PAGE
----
- In some cases, your Russian tortoise may become more active
Expert Tip: If your Russian tortoise (which is indoors) is pealing, the scutes that come off should be long and thin and not come off in parts. If it does, this could be a sign that it is sick.
How Often Do Russian Tortoises Shed?
As stated, Your Russian tortoise will typically not shed, or rather, you will not see it shed due to its affinity to burrow and dig.
However, this process, whereby it goes through growth and shedding, will typically occur once every few months. Specifically for Russian tortoises, this will occur every 3 to 4 months.
This is because their shell is hard and in the way of their body, and for the most part, tortoises tend to grow slowly, reaching their fully grown adult size over the course of many years and even decades.
Tip: you should remove scutes from your Russian tortoise’s indoor enclosure when they have fallen off. This is because they sometimes eat them, which could lead to damaging their throat and internal organs.
How Long Does It Take For A Russian Tortoise To Shed?
The process of shedding can take anything from a couple of days to several weeks and will vary depending on specific factors.
Some of these factors that will speed up or slow down the process of your Russian tortoise shedding are:
- If they are able to burrow and sand their shell
Expert Tip: No matter how long it takes, you don’t need to help or interfere when your Russian tortoise starts to shed. If you have adequately supplied it with a varied diet, a good habitat, etc, and considered the factors above, this process will occur naturally and take as long as it needs to.
Do Russian Tortoises Shed Their Shells Too?
We now know that Russian tortoises are naturally inclined to burrow and dig.
When they do this, their shell rubs against the ground or substrate, effectively sanding the scutes (plates of the shell) in this process.
Thus even though their shell will “shed,” it is more than likely you won’t see it occur unless they are kept indoors in an enclosure that does not provide an adequate supply of substrate for them to sand down their shell.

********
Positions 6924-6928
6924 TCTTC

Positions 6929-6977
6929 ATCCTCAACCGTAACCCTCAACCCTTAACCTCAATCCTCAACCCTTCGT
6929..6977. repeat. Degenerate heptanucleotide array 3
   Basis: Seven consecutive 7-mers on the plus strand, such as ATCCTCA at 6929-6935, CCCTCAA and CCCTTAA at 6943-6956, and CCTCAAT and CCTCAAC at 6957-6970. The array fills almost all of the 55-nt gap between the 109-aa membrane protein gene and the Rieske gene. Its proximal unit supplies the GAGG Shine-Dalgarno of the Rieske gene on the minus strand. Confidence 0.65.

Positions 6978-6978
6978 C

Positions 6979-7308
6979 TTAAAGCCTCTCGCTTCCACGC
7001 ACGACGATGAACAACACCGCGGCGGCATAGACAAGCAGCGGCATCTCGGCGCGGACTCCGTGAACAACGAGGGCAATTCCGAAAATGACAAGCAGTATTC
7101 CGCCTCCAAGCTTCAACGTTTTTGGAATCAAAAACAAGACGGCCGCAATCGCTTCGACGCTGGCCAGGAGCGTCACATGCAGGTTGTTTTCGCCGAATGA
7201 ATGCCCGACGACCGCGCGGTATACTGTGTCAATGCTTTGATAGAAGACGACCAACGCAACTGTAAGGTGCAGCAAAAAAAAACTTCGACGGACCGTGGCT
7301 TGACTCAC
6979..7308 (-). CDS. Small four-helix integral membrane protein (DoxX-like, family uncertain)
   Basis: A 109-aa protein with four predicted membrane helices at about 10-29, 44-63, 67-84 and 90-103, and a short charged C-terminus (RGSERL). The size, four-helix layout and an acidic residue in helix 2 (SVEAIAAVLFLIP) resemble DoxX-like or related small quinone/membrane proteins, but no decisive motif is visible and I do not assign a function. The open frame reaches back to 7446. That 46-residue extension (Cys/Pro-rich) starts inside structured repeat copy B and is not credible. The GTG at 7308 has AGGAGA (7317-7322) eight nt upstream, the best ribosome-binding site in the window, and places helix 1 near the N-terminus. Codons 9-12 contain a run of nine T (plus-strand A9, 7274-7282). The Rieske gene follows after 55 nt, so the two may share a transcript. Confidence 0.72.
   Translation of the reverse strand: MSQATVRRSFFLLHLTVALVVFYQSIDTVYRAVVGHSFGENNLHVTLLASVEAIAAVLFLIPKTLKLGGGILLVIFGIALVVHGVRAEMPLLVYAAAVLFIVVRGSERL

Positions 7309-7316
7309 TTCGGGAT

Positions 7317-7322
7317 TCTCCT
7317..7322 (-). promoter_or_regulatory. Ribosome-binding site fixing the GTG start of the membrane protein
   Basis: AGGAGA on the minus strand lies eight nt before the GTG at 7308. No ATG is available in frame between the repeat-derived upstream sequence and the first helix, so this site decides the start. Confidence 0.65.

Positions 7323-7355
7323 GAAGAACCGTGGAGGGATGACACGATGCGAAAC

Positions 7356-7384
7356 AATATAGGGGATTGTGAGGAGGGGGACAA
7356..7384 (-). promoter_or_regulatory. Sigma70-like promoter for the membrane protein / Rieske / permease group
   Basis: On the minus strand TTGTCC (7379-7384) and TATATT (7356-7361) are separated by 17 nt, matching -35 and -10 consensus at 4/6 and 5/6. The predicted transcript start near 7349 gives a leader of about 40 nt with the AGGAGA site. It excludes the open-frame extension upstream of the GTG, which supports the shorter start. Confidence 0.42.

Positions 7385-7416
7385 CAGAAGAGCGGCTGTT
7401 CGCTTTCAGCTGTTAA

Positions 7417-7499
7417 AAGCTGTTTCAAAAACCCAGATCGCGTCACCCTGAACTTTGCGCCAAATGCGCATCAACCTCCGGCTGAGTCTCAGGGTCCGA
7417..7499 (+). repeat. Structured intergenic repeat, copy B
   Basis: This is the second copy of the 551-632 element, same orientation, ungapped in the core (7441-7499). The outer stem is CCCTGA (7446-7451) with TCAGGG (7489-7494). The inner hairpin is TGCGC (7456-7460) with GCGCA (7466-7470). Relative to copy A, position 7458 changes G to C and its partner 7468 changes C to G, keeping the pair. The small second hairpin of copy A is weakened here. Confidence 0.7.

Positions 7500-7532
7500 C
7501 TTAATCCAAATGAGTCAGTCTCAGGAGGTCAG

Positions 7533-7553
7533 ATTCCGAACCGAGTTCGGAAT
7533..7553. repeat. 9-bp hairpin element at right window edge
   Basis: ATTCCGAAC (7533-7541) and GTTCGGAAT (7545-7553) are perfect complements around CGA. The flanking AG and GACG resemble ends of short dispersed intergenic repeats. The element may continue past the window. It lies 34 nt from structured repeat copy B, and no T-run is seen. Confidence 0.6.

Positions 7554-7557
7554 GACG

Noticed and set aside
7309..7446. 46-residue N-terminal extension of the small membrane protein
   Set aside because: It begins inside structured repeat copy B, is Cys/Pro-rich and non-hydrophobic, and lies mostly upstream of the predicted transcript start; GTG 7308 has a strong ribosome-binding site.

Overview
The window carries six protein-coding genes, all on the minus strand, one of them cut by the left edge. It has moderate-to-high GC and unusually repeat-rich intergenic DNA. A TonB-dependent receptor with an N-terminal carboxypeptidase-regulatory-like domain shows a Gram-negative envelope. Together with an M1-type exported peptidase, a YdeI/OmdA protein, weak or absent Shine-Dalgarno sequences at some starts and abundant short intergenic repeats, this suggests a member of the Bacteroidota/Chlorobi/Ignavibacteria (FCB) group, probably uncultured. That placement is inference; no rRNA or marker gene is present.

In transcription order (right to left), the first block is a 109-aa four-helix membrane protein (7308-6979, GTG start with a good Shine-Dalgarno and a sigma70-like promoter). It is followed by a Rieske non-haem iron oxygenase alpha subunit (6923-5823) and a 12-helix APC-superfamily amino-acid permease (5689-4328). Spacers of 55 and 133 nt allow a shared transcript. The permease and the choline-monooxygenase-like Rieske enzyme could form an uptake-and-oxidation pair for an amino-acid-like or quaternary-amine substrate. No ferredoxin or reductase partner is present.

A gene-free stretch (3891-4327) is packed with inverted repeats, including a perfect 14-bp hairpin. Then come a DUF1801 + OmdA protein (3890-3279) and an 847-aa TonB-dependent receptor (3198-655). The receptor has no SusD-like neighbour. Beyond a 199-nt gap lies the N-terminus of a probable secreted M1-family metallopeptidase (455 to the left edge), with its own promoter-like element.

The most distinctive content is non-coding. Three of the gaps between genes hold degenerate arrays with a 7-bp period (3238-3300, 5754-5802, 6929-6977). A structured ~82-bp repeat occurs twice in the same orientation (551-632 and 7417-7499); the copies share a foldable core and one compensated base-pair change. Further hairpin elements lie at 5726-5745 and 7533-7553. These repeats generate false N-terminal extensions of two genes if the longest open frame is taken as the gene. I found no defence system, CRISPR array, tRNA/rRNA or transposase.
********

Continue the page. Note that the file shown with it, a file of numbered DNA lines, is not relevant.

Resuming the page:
How To Help Your Russian Tortoise To Shed Their Skin
Your Russian tortoise (as with all tortoise breeds) does not particularly need your help in order for it to shed naturally.
As long as you have provided it with the proper care, food, and environment to live in, along with it being happy and healthy, you will not need to (and should not interfere) help it to shed.
Consider that you should only pay attention to how it sheds and focus if the shedding is normal and it is not due to it being ill or having a skin disease.
As such, the shedding of their body will typically be in bits and pieces, and their scutes (if visible due to them not sanding it) should be long and thin and not come off in pieces.
When Does Shedding Become Unhealthy?
As stated, the shedding of your Russian tortoise will frequently occur (every 3 to 4 months) and may last for several weeks, depending on various elements.
You should be concerned if the shedding cycle repeats itself soon after it has ended and if this turns into a pattern. This is an indication that it may be ill.
This may be further indicated if your Russian tortoise’s skin appears to be inflamed, bleeding, or discolored.
Consider the scutes (the shell); repeated shedding is also a sign, along with the scutes coming off in small pieces and not as a whole.
Is It Safe To Peel Off Flaking Skin From My Russian Tortoise?
You should now know that intervention in the shedding process is not required, and your Russian tortoise will go through this activity naturally and healthily unless it is ill.
In no circumstances is it recommended that you peel off flaking skin as this could create open wounds.
Do Baby Russian Tortoise Shed?
Baby Russian tortoises (hatchlings) do indeed shed.
Consider that the process of shedding will occur more frequently in all tortoise breeds (in this case, a Russian tortoise) when they are hatchlings and when they are younger due to growth being more rapid during these stages in their lifespan.